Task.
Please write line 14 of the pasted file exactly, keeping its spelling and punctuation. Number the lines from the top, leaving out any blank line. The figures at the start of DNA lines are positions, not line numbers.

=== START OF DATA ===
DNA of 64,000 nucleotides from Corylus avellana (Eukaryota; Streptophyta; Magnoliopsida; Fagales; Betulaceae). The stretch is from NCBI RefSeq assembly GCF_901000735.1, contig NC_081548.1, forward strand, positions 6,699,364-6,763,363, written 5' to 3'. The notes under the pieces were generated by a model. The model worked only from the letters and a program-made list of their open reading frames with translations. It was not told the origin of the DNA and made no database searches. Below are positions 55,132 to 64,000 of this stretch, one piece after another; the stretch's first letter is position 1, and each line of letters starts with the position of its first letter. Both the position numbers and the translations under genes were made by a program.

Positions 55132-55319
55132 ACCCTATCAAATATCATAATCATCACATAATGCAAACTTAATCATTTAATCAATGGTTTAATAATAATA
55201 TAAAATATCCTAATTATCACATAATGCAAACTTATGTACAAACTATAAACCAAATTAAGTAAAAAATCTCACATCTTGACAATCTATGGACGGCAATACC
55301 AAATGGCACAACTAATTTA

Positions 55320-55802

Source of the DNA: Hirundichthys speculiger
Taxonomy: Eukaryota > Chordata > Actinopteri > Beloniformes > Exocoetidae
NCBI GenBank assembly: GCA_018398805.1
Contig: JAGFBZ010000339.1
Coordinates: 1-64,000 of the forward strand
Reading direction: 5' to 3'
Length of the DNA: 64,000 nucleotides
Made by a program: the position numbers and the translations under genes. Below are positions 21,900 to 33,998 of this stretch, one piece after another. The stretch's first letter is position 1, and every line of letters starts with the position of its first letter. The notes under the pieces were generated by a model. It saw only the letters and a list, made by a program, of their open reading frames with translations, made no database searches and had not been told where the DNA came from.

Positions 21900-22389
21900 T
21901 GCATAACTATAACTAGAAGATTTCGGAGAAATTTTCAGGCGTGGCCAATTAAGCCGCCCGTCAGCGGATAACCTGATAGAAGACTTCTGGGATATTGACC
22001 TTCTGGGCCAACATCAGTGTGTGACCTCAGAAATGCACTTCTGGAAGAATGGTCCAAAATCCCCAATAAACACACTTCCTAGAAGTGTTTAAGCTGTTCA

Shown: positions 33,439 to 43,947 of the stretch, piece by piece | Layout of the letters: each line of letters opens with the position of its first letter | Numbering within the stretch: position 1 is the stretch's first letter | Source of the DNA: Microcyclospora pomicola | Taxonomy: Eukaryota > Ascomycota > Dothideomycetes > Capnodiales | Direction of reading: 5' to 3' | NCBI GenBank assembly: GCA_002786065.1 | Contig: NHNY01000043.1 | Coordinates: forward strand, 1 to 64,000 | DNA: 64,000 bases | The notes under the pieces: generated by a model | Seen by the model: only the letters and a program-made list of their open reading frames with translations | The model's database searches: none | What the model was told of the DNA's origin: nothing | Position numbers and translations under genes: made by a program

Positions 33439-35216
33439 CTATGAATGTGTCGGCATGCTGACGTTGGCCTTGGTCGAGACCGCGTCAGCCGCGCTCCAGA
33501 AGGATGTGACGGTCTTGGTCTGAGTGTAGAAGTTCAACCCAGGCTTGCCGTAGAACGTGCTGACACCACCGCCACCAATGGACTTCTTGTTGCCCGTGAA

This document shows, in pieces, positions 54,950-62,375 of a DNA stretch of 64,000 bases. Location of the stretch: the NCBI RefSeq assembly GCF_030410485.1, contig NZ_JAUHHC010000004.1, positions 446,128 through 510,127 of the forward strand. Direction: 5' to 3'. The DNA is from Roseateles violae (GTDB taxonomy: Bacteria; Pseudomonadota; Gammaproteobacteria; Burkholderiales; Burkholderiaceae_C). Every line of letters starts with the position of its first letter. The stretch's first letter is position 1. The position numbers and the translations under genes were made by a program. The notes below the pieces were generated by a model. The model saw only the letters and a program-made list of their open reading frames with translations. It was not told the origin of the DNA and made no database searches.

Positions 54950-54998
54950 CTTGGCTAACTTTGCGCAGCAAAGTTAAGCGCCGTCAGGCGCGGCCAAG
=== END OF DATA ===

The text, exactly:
Made by a program: the position numbers and the translations under genes. Below are positions 21,900 to 33,998 of this stretch, one piece after another. The stretch's first letter is position 1, and every line of letters starts with the position of its first letter. The notes under the pieces were generated by a model. It saw only the letters and a list, made by a program, of their open reading frames with translations, made no database searches and had not been told where the DNA came from.